This is also very common in sales. Somebody is thinking about buying a product. They salesperson starts to ASSUME he or she is going to make a commission.

But then the customer changes their mind. Just like all humans ALWAYS do ALL THE TIME.

But the salesperson feels “cheated.”

Now, it is absolutely necessary to make assumptions. We humans NEVER will have enough information to accurately predict the future.

So we will always have to guess. If we’ve got any kind of experience, we can use that experience to predict, or make assumptions about what will happen.

Of course, if we OVERLY assume good things, and we don’t get it, we can feel cheated.

But if we OVERLY assume bad things, we get scared and we won’t take action.

The “trick” or SKILL is to develop a strong, ever-present sense of “let’s see what happens.”

We do this naturally when we play sports. ESPECIALLY if we suck.

If you’re shooting free throws, for example, you don’t feel like you’re going to die, or never be a success, or end up homeless if you miss a free throw.

You shoot, see what happens (get feedback) and try again.

If you keep shooting (practicing) you’ll eventually get better.

Pretty soon, you’ll KNOW that you shoot at a certain percentage.

How can you treat ALL ACTION like this?


Practice keeping the “let’s see what happens” mindset whenever doing ANYTHING.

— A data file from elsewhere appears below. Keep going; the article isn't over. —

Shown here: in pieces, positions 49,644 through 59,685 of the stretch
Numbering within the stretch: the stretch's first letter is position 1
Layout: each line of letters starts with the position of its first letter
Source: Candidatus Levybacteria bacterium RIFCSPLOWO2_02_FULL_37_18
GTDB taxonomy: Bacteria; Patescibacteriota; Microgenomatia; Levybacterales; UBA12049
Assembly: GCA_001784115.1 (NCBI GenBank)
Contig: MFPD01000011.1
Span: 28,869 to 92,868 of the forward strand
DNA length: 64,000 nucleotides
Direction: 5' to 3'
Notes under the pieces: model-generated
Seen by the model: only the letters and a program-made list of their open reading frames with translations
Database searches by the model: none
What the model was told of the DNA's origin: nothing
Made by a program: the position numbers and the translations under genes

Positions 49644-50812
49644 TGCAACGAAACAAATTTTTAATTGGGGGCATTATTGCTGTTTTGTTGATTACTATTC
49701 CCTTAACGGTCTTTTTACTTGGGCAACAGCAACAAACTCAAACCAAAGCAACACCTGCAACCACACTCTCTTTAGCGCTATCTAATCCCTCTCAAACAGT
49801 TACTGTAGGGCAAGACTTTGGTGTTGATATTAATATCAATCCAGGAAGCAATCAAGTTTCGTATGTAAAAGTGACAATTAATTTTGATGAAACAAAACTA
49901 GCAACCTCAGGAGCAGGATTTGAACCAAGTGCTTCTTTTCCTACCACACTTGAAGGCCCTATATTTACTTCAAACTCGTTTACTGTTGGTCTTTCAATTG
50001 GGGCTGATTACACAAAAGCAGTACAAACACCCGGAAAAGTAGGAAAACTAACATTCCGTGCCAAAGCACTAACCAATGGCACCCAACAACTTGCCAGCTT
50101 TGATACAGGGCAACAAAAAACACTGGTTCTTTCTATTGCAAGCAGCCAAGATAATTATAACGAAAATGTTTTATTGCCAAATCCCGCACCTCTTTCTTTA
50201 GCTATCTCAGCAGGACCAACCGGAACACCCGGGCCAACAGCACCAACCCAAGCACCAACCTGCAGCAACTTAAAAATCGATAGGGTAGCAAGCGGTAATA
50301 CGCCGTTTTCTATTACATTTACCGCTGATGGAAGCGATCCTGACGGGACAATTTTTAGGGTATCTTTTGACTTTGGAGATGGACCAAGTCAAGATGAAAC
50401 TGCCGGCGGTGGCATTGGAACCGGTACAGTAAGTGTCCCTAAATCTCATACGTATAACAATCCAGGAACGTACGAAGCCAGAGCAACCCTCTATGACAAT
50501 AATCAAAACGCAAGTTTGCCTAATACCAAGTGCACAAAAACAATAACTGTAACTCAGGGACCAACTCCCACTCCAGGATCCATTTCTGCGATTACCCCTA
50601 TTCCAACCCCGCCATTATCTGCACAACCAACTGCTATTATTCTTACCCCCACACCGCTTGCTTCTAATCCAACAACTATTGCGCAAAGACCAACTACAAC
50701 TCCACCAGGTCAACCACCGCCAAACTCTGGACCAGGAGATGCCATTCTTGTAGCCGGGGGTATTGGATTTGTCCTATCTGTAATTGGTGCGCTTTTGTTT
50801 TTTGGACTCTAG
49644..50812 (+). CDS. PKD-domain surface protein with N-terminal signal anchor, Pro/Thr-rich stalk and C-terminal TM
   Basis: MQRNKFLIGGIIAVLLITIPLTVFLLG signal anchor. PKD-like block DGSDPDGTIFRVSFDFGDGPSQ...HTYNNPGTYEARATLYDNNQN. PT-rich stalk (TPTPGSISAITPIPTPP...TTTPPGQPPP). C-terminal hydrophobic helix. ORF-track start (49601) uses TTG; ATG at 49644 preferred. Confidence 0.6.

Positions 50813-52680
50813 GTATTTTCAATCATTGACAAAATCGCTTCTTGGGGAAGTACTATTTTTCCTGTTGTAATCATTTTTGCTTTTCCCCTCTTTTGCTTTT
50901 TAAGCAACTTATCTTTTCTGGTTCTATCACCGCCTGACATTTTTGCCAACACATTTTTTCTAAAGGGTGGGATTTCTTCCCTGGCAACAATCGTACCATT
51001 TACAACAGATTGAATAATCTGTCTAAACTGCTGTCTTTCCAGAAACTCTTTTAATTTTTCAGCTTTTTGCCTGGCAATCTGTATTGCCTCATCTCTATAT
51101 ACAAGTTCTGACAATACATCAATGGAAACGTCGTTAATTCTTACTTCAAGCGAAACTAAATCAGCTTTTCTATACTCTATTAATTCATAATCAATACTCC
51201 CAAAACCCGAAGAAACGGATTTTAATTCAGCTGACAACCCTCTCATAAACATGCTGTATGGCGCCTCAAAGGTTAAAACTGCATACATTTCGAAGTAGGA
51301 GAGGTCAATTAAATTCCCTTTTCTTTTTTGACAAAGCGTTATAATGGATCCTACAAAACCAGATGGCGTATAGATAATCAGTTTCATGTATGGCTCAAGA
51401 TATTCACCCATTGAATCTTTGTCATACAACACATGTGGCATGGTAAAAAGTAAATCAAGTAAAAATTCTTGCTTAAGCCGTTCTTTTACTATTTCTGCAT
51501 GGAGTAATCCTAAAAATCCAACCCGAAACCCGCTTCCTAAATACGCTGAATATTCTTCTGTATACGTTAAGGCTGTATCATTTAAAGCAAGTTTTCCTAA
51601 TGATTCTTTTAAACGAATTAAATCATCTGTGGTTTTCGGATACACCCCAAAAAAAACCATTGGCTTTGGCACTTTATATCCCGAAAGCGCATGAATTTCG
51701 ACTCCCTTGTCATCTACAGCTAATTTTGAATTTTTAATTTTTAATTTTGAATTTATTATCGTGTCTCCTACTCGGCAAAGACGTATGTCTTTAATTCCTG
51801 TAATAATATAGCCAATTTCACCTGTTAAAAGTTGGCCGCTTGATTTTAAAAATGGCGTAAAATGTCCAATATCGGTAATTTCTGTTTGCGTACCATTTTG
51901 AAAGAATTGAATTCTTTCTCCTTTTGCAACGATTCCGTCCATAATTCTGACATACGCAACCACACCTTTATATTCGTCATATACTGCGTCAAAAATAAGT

ESPECIALLY things that are moving you closer to your biggest goals in life.

There are MANY ways to do this.

Visualization exercises, journaling exercies, and reframes.

You can learn them here:


Customize Your Brain

Customize Your Brain

When I was in high school I went to this party.

I’m not sure what the occasion was, but there was a mix of kids and adults.

I don’t even remember if it was a kid party with a bunch of grownups, or a grownup party with a bunch of kids.

Anyhow, I was in the garage, and I noticed the homeowner had a car covered up.

But it was a pretty small car.

After a few questions, the owner (of the home and the car) came out and took off the cover.

I don’t even remember what kind of car it was (I was never a “car guy”) only that was a little red convertible.

And he was spending his free time customizing it, down to the super cool looking dash board, with all kinds of gauges and dials.

One thing that struck me was how this guy lit up with enthusiasm when he was describing it. Something he was obviously passionate about.

Most people buy a car, and they’re good. They may put down some custom mats, or maybe even put something cool on the dash, but that’s about it with how much people “customize” their cars.

Most people use their brains the same way.

They figure they’ll use their “stock model” without doing any custom work to it.

Sure, they’ll go to school, like everybody else.

Fill it up with enough data to pass the next test, like everybody else.

Then get a job, like everybody else.

And show up on time, and do what they’re told, like everybody else.